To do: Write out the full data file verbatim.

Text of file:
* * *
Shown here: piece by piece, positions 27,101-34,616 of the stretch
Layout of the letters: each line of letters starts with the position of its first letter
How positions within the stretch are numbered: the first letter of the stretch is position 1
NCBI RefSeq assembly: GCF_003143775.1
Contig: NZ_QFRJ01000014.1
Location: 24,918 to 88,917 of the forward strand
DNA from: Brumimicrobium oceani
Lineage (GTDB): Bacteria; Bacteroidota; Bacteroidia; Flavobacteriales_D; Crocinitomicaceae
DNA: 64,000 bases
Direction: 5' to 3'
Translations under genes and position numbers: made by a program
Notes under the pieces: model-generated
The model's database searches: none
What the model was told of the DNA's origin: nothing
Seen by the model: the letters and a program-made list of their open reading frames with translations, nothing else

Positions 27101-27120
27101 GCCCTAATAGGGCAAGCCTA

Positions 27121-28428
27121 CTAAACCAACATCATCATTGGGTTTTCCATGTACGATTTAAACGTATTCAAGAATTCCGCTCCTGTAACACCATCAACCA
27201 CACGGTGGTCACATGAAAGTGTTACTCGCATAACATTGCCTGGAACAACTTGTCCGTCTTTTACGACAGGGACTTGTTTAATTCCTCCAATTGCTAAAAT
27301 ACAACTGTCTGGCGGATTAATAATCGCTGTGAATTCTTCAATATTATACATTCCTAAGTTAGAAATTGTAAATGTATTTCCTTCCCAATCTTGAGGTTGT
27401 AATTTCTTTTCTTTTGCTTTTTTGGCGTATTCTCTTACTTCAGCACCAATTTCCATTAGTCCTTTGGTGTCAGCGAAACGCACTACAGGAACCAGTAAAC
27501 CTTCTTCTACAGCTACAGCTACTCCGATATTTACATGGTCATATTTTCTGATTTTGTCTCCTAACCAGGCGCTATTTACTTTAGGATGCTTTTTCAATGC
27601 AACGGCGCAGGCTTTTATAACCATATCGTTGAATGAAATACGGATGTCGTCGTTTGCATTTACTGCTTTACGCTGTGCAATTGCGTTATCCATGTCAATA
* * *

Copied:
Shown here: piece by piece, positions 27,101-34,616 of the stretch
Layout of the letters: each line of letters starts with the position of its first letter
How positions within the stretch are numbered: the first letter of the stretch is position 1
NCBI RefSeq assembly: GCF_003143775.1
Contig: NZ_QFRJ01000014.1
Location: 24,918 to 88,917 of the forward strand
DNA from: Brumimicrobium oceani
Lineage (GTDB): Bacteria; Bacteroidota; Bacteroidia; Flavobacteriales_D; Crocinitomicaceae
DNA: 64,000 bases
Direction: 5' to 3'
Translations under genes and position numbers: made by a program
Notes under the pieces: model-generated
The model's database searches: none
What the model was told of the DNA's origin: nothing
Seen by the model: the letters and a program-made list of their open reading frames with translations, nothing else

Positions 27101-27120
27101 GCCCTAATAGGGCAAGCCTA

Positions 27121-28428
27121 CTAAACCAACATCATCATTGGGTTTTCCATGTACGATTTAAACGTATTCAAGAATTCCGCTCCTGTAACACCATCAACCA
27201 CACGGTGGTCACATGAAAGTGTTACTCGCATAACATTGCCTGGAACAACTTGTCCGTCTTTTACGACAGGGACTTGTTTAATTCCTCCAATTGCTAAAAT
27301 ACAACTGTCTGGCGGATTAATAATCGCTGTGAATTCTTCAATATTATACATTCCTAAGTTAGAAATTGTAAATGTATTTCCTTCCCAATCTTGAGGTTGT
27401 AATTTCTTTTCTTTTGCTTTTTTGGCGTATTCTCTTACTTCAGCACCAATTTCCATTAGTCCTTTGGTGTCAGCGAAACGCACTACAGGAACCAGTAAAC
27501 CTTCTTCTACAGCTACAGCTACTCCGATATTTACATGGTCATATTTTCTGATTTTGTCTCCTAACCAGGCGCTATTTACTTTAGGATGCTTTTTCAATGC
27601 AACGGCGCAGGCTTTTATAACCATATCGTTGAATGAAATACGGATGTCGTCGTTTGCATTTACTGCTTTACGCTGTGCAATTGCGTTATCCATGTCAATA